After months of speculations and spy shots doing rounds on the internet, RE has finally launched the updated Classic 350. Many tales have been written and countless songs have been sung describing the popularity of the Classic 350 but they have all fallen short of the mammoth status that the retro roadster commands. Despite being the staple bike in Royal Enfield’s portfolio, it started coming out as a ‘living fossil’ but Royal Enfield has cracked the code of breathing a new life into an ageing bike like the Classic 350.
The next-gen Classic 350 has been launched at a starting price of INR 1.84 Lakh and the changes are quite extensive, thus justifying the ‘next-gen’ prefix. Here’s a detailed rundown on all the changes introduced to the retro roadster!
Royal Enfield has played a clever move here by retaining the overall design philosophy of the Classic 350 but since it is a generational update, the bodywork has been thoroughly reworked upon. It now feels more premium and well-built than before. The panels might look the same but they have been re-machined to provide a more upmarket feel.
RE has also introduced some aesthetic tweaks here and there like the redesigned headlamp nacelle that now features a thicker chrome bezel around it. The motorcycle bears the distinct teardrop-shaped tank, and the classic Royal Enfield casquette that houses a new headlamp along with the signature ‘tiger lamps’ – pilot lights – an enduring feature on Royal Enfield motorcycles since 1954. The 2021 Classic 350 can be had in 5 broad variants and 11 different colourways to match your personality.
It is built around the same engine found on the Meteor 350. It is a 349cc, air-cooled, single-cylinder engine with a SOHC layout. This engine makes 20.2 hp power at 6,100 rpm and 27 Nm torque at 4,000 rpm, mated to a 5-speed gearbox. For reference, the outgoing model makes 19.1hp and 28Nm. However, it has its own ignition timing, exhaust layout and fueling map to make the ride a bit different than what you get on the Meteor 350.
Royal Enfield has heavily reworked the underpinnings of the Classic 350 as it now utilizes a double-downtube frame as opposed to the basic single-cradle frame found on its previous iteration. Designed to be stiffer, the chassis encourages more confidence at higher cornering speeds, and feels planted and stable on straight roads.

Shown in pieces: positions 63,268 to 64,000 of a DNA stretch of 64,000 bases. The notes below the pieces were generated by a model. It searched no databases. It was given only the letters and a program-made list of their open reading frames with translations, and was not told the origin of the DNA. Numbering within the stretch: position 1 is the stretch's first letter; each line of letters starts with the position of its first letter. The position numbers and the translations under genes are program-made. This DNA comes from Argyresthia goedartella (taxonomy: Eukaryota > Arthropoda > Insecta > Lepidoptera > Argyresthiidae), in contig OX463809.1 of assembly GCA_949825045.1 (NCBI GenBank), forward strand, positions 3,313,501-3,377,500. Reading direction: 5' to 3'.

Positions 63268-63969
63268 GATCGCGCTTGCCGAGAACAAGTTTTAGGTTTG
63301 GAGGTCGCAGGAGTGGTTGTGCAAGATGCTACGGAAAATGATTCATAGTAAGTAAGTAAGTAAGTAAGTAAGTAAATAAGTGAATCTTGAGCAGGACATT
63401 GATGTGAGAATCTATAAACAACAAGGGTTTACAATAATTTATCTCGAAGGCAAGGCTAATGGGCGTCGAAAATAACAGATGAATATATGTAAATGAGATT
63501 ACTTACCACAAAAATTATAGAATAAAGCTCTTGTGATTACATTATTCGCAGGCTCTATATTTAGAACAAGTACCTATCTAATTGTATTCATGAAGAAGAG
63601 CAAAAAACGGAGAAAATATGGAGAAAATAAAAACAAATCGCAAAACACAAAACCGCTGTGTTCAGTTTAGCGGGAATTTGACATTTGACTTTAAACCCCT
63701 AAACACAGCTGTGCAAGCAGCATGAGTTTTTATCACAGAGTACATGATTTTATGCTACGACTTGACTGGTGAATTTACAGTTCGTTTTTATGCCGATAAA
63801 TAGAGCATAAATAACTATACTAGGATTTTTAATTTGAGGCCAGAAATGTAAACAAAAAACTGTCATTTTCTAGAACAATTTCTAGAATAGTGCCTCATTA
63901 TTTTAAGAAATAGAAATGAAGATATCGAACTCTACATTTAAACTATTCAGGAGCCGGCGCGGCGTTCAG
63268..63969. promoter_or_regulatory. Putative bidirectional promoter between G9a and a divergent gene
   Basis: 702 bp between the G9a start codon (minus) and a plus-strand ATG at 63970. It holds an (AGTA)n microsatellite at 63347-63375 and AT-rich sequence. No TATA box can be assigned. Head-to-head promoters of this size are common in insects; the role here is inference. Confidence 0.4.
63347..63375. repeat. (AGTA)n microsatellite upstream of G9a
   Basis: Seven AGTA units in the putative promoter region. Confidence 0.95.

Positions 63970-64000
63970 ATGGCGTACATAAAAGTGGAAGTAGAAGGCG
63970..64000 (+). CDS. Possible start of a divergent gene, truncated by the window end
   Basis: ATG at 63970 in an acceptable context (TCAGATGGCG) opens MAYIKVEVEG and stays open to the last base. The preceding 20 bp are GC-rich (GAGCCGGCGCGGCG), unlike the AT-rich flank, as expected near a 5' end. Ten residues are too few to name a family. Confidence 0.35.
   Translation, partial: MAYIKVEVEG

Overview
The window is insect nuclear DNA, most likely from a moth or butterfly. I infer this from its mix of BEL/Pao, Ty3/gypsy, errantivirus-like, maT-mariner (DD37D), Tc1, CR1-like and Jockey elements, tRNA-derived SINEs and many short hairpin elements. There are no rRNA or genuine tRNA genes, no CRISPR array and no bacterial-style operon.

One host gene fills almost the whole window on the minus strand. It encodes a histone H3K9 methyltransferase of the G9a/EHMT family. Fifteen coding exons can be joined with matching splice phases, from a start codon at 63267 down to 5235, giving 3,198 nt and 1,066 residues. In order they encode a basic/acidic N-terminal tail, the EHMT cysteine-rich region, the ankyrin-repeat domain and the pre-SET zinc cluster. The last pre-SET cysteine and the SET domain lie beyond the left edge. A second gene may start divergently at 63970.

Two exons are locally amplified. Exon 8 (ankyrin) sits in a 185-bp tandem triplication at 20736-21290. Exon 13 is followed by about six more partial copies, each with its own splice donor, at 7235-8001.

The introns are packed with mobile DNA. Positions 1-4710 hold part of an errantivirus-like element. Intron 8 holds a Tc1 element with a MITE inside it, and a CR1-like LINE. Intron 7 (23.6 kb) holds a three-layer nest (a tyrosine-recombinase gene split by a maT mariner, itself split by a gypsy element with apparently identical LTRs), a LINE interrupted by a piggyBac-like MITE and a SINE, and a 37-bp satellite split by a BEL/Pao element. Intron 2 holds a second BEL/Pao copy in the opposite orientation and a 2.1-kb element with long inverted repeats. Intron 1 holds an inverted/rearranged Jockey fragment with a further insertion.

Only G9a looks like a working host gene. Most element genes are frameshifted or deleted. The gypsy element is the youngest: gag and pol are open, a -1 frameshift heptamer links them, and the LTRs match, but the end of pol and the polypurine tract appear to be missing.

The front and rear suspension have been extensively developed for more comfortable saddle time. The diameter of the front telescopic fork has gone up to 41mm as opposed to 35mm forks found in its previous model. The rear suspension too has been updated to provide more travel.
Royal Enfield hasn’t left any stones unturned in upgrading the Classic 350 and almost everything in the new motorcycle has been revamped including the wheels as well. They are broader than before and also comes with fatter hoops around them. While the previous iteration of the Classic 350 had a 90 section tyre up front and a 110 section rear tyre, the MY2021 Classic 350 gets a 110 section tyre at the front and a fatter 120 section tyre at the back.
When you give something a major overhaul, it becomes necessary to let go off the dusty bits and make space for something new and shiny right? The braking department of the previous-gen Classic 350 was that dusty bit. It now gets bigger discs at both the ends – 300mm at the front and 270mm at the back as opposed to the 280mm and 240mm braking setup found in its previous model. Not only this, RE has also included bigger, Bybre-sourced callipers.
Ask any Bulleteer that it is considered a sin if you don’t take your Royal Enfield out on the wide-open highways. And RE has paid special attention in enhancing the Classic 350’s touring credentials. For more comfortable hours on the saddle, the new Classic has new, wider seats with soft-foam cushion padding. With brand new handlebars, the riding position has been subtly tweaked to further improve comfort whilst maintaining that familiar Classic feeling. The ground clearance has also shot up to a respectable 170mm which makes it 35mm more than the previous Classic 350.
Bringing in the modern touch is the new digi-analogue instrument cluster that houses an LCD info panel. A USB charging point will be mounted below the handlebar for the convenience of quick charging on the go. The LCD display now comes equipped with a fuel gauge. Finally! It also gets two trip meters and the top-of-the-line Chrome series also gains a Tripper navigation pod as an optional accessory. The switchgear too is borrowed from the Meteor 350.
Royal Enfield motorcycles have always been associated with their signature thump and we are happy to report that the new Classic 350 won’t disappoint you in that regard. It does retain its signature thump but it does sound more mature and umm… modern than before. The refined exhaust note should be attributed to the new engine that the Classic 350 has borrowed from the Meteor 350.